We illustrate the use of GDB in the context of genomic translation for our three top Tier 1 genomic applications: familial hypercholesterolemia (FH), hereditary breast and ovarian cancer (HBOC) due to BRCA mutations, and Lynch syndrome. Collectively, these conditions affect around 2 million people in the United States, most do not know they are affected. Existing but incompletely applied guidelines can save lives and prevent cancer and heart disease. Table 1 shows the total number of grants funded for each conditions, number of countries, funding agencies, and the contribution of the National Institute of Health (NIH). Grants are also connected to the type of publication (epidemiology, evidence synthesis, and translation/implementation studies). Most funded grants are in HBOC (796 grants), followed by Lynch syndrome (421) and lastly FH (239). Reported grant support comes from 42 funders (HBOC), 32 funders (Lynch) and 24 funders (FH). Most reported funding comes from the United States and the United Kingdom. Within the United States, NIH funded most grants (NCI for the two cancers and NHLBI for FH).

For now, GDB is a work-in-progress and it is important to acknowledge some limitations.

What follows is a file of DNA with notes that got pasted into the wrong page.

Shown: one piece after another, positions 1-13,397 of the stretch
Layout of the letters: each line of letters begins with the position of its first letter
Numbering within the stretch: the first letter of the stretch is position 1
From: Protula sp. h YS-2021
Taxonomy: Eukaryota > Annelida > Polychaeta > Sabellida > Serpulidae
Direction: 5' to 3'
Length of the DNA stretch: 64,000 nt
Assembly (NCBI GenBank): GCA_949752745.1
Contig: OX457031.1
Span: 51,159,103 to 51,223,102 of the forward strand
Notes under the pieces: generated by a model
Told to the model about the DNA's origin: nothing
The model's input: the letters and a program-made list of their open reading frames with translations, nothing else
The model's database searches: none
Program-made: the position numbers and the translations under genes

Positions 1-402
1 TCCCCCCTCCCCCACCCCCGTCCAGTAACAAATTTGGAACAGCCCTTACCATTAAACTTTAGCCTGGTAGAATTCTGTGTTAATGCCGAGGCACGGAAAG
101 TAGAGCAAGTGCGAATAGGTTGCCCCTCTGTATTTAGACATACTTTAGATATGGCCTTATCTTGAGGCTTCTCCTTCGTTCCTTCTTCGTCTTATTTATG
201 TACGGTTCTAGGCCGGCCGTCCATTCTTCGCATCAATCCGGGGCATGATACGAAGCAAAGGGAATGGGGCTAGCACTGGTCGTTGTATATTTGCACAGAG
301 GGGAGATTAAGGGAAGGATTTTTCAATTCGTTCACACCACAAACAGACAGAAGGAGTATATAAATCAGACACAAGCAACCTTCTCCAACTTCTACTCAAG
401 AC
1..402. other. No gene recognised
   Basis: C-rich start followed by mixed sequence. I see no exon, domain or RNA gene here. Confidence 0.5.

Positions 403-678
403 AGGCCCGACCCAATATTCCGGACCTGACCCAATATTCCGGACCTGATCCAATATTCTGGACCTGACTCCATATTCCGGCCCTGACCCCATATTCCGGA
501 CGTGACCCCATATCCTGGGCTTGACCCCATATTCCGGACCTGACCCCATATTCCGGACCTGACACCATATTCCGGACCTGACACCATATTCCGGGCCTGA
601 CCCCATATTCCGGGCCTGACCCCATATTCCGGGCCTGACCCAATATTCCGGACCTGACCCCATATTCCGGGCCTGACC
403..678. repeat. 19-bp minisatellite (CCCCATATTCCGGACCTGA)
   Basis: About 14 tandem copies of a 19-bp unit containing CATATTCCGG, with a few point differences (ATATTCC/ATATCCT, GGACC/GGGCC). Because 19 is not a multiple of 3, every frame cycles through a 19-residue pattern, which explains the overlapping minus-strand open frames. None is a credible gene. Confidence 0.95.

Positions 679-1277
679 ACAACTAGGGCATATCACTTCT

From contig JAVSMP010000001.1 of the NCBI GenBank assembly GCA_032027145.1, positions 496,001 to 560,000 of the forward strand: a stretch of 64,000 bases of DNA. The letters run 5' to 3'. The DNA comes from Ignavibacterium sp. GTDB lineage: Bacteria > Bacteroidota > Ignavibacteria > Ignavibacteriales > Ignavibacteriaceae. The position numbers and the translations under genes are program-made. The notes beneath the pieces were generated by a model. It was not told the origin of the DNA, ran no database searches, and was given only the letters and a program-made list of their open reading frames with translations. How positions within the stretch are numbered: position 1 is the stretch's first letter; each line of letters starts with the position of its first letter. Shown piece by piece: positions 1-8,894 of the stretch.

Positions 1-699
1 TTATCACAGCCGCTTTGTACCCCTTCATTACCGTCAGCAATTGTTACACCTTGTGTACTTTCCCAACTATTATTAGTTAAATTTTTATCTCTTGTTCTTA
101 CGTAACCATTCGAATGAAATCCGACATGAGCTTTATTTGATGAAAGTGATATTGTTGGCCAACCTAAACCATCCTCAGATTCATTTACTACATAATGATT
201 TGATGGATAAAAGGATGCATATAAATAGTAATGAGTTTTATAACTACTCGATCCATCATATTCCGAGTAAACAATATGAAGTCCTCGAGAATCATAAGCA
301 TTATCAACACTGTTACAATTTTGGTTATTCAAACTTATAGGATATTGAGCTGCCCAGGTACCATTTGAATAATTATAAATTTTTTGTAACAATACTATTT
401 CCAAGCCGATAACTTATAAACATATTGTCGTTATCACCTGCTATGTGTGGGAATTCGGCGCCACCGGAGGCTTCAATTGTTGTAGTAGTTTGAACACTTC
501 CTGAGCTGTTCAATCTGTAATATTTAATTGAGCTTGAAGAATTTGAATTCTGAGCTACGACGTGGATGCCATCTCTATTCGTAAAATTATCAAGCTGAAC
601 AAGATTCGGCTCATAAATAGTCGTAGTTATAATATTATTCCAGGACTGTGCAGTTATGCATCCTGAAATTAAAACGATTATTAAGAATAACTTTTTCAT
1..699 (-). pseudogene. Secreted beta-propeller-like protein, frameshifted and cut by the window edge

• The database relies on PubMed information. The completeness of reported information is variable, mostly the grants from U.S. federal government agencies, especially NIH. As a result, the many papers in PHGKB contain grant information.
  • In addition, GDB lacks detailed grant information because of the technical inability to link directly with the NIH central grant database, due to non-standardized Grant IDs from PubMed. We provide a link to a third party web-based tool for NIH funding detail information whenever data are available.

In searching for information, we encourage users to experiment with GDB as a new feature of PHGKB. It may help them to “connect the dots” between funding investment and information and publications in genomic translation in the “road less traveled” to population health impact of genomics and precision medicine. We are eager to get input and feedback on how to continue to improve GDB and PHGKB in general.

An overview of grant information associated with 3 CDC tier 1 genomic applications, by country, agency and associated publications (analysis conducted using grants database on March 6, 2018
Condition Familial Hyper-
No (%)
No (%)
No (%)
Number of Grants 239 796 421
Number of Funders 24 42 32
USA 115 (48%) 591 (74%) 322 (76%)
UK 94 (39%) 179 (23%) 89 (22%)
Other 30 (13%) 26 (3%) 10 (2%)
NHLBI or NCI 73 (NHLBI) 472 (NCI) 239 (NCI)
Other NIH 29 85 48
Total NIH 102 (43%) 557 (70%) 287 (57%)
Non-NIH 137 (57%) 239 (30%) 134 (43%)
Associated Publications
Total 55 (100%) 226 (100%) 161(100%)
Epidemiology 28 (48%) 140 (62%) 58 (36%)
Translation/ Implementation 14 (26%) 74 (33%) 69 (43%)
Evidence Synthesis/ Guidelines 7 (13%) 6 (2.5%) 13 (8%)
Other 5 (9%) 6 (2.5%) 20 (13%)

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Posted on by Wei Yu and Muin J. Khoury, Office of Public Health Genomics, Centers for Disease Control and PreventionTags
Page last reviewed: April 9, 2024
Page last updated: April 9, 2024